So I encourage you, if you have trouble getting into books or even finding the time to read, try audiobooks. It is really interesting to have a novel read aloud to you, and doing so makes it so much easier to fit reading into your day.

Favorite Book Feature: If I Stay by Gayle Forman

I’m going to be featuring one of my favorite books on the last Friday of every month this year, telling you why it’s one of my favorites. You can find the full list of my favorite books here. February’s featured book is If I Stay by Gayle Forman.

If I Stay is about a young musician, Mia, who has a great family and a close friend and a good boyfriend. Her life was not perfect though, and she struggled with deciding whether or not to go to Julliard and leave behind her family and boyfriend, Adam. This caused a lot of tension with Adam, though her family of fellow musicians were very supportive of her.

However, when her family is in a car crash and Mia is left an orphan, she has an even more important decision to make. Mia has an out-of-body experience which allows her to watch the aftermath of the crash and go to the hospital to watch doctors try to save her life. Things don’t look good for Mia, and she is still unconscious after surgery, but she hears a nurse tell her grandparents that it’s not up to what the doctors do—she’s the one calling the shots. Mia is the one who decides if she stays or if she goes. And this decision terrifies Mia. Should she go with her dead parents, or should she stay with the rest of her family and friends?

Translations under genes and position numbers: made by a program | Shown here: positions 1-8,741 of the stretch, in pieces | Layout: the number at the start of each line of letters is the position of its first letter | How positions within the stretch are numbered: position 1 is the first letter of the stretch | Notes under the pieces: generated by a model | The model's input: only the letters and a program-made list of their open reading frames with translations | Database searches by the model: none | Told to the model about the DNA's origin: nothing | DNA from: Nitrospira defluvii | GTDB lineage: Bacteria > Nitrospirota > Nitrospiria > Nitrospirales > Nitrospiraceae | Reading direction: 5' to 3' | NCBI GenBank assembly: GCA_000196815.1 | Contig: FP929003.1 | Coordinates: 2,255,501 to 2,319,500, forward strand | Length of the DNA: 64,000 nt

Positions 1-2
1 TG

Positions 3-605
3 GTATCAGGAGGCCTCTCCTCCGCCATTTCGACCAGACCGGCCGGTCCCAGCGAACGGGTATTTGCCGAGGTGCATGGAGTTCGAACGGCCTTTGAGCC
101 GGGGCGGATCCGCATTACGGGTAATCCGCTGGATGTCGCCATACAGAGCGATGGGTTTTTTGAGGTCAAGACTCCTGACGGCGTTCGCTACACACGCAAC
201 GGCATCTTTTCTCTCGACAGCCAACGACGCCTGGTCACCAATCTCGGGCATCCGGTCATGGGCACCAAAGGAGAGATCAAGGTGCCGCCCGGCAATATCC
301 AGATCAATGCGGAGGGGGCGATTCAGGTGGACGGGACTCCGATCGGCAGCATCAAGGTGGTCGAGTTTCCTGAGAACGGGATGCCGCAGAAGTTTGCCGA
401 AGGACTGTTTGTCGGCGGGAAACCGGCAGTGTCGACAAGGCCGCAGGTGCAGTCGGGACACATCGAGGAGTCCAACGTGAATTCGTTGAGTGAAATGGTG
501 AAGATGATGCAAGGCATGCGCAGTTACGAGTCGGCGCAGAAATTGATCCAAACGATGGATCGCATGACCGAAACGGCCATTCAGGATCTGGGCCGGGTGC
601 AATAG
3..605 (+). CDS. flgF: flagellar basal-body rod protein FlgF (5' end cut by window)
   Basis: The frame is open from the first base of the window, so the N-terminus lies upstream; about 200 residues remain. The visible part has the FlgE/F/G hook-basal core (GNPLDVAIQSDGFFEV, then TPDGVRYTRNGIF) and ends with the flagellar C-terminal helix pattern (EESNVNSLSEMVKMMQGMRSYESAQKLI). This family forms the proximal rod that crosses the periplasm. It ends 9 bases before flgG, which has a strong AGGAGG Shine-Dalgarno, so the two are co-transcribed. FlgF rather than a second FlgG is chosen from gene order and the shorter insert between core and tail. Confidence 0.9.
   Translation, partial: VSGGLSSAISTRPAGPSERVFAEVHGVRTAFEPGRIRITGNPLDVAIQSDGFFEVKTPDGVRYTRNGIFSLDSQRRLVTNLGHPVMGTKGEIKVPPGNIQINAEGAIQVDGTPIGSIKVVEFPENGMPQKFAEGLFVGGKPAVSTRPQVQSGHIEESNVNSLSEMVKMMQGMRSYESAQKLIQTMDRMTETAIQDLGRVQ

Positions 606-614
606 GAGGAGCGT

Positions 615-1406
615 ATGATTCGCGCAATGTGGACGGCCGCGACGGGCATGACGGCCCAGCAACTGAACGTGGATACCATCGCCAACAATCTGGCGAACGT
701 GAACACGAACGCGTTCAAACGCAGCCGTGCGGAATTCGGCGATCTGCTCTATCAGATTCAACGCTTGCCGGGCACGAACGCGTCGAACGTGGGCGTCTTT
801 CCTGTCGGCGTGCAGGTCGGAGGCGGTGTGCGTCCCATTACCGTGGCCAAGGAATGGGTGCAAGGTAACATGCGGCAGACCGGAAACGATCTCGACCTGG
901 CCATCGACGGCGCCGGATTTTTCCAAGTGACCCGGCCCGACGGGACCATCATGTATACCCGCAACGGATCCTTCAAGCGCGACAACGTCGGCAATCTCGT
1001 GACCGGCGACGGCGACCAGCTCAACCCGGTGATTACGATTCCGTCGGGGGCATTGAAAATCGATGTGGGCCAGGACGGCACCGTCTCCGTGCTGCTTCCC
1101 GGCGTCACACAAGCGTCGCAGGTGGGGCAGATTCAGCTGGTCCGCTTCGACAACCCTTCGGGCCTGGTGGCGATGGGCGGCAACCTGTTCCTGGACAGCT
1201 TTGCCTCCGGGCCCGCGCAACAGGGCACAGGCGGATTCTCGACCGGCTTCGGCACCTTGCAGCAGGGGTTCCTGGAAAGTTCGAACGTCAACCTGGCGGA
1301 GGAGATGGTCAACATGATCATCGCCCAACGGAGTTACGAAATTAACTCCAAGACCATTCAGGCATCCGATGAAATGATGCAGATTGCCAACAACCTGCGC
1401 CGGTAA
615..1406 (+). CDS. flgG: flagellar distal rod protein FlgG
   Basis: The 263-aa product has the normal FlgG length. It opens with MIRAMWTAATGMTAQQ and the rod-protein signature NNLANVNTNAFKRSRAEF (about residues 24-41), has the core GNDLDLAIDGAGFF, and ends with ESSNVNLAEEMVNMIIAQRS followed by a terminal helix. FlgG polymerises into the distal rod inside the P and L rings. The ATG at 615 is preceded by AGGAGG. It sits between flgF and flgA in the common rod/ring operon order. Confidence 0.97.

I love If I Stay for so many reasons. The first reason is that I love books on a short timeline, particularly ones that span a single day like this book. A tight timeline makes books so fast-paced and impossible to put down. Both times I’ve read this book I’ve read it in only a couple sittings. I love how Forman splits the chapters into what’s going on at that present time and then a vivid memory where we get to see Mia’s past.

I also love this book because it really pulls at your emotions. This book is written in plain and simple language. I think that is so effective because Forman puts the raw emotions on the page and lets the readers feel them fully. The characters are all real and memorable. And the book is full of touching moments in Mia’s relationships with everyone, whether it’s her dad giving her a pep talk before her first cello recital, having meaningful discussions with her mom while doing dishes, or the words her grandfather speaks to her by her hospital bed. This book will make you cry. Probably multiple times.